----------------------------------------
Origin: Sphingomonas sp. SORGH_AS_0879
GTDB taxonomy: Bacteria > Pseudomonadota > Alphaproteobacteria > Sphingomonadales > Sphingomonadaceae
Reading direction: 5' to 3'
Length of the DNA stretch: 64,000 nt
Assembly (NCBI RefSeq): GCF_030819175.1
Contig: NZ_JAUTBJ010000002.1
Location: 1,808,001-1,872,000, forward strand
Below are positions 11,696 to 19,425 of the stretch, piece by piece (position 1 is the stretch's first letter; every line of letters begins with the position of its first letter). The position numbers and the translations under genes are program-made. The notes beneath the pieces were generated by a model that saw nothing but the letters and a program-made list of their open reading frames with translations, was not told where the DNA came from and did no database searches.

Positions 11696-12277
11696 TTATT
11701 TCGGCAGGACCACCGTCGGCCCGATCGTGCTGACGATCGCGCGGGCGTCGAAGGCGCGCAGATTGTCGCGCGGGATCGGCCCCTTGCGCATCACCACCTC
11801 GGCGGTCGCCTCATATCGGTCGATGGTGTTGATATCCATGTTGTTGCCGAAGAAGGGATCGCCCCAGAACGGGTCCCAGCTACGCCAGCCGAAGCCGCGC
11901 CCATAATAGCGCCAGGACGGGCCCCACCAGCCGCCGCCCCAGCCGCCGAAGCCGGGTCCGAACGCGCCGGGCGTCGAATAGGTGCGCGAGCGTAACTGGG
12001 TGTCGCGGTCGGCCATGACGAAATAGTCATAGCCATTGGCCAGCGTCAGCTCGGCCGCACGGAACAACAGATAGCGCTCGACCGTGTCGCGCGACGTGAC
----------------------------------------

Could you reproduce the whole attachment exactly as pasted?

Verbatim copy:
Origin: Sphingomonas sp. SORGH_AS_0879
GTDB taxonomy: Bacteria > Pseudomonadota > Alphaproteobacteria > Sphingomonadales > Sphingomonadaceae
Reading direction: 5' to 3'
Length of the DNA stretch: 64,000 nt
Assembly (NCBI RefSeq): GCF_030819175.1
Contig: NZ_JAUTBJ010000002.1
Location: 1,808,001-1,872,000, forward strand
Below are positions 11,696 to 19,425 of the stretch, piece by piece (position 1 is the stretch's first letter; every line of letters begins with the position of its first letter). The position numbers and the translations under genes are program-made. The notes beneath the pieces were generated by a model that saw nothing but the letters and a program-made list of their open reading frames with translations, was not told where the DNA came from and did no database searches.

Positions 11696-12277
11696 TTATT
11701 TCGGCAGGACCACCGTCGGCCCGATCGTGCTGACGATCGCGCGGGCGTCGAAGGCGCGCAGATTGTCGCGCGGGATCGGCCCCTTGCGCATCACCACCTC
11801 GGCGGTCGCCTCATATCGGTCGATGGTGTTGATATCCATGTTGTTGCCGAAGAAGGGATCGCCCCAGAACGGGTCCCAGCTACGCCAGCCGAAGCCGCGC
11901 CCATAATAGCGCCAGGACGGGCCCCACCAGCCGCCGCCCCAGCCGCCGAAGCCGGGTCCGAACGCGCCGGGCGTCGAATAGGTGCGCGAGCGTAACTGGG
12001 TGTCGCGGTCGGCCATGACGAAATAGTCATAGCCATTGGCCAGCGTCAGCTCGGCCGCACGGAACAACAGATAGCGCTCGACCGTGTCGCGCGACGTGAC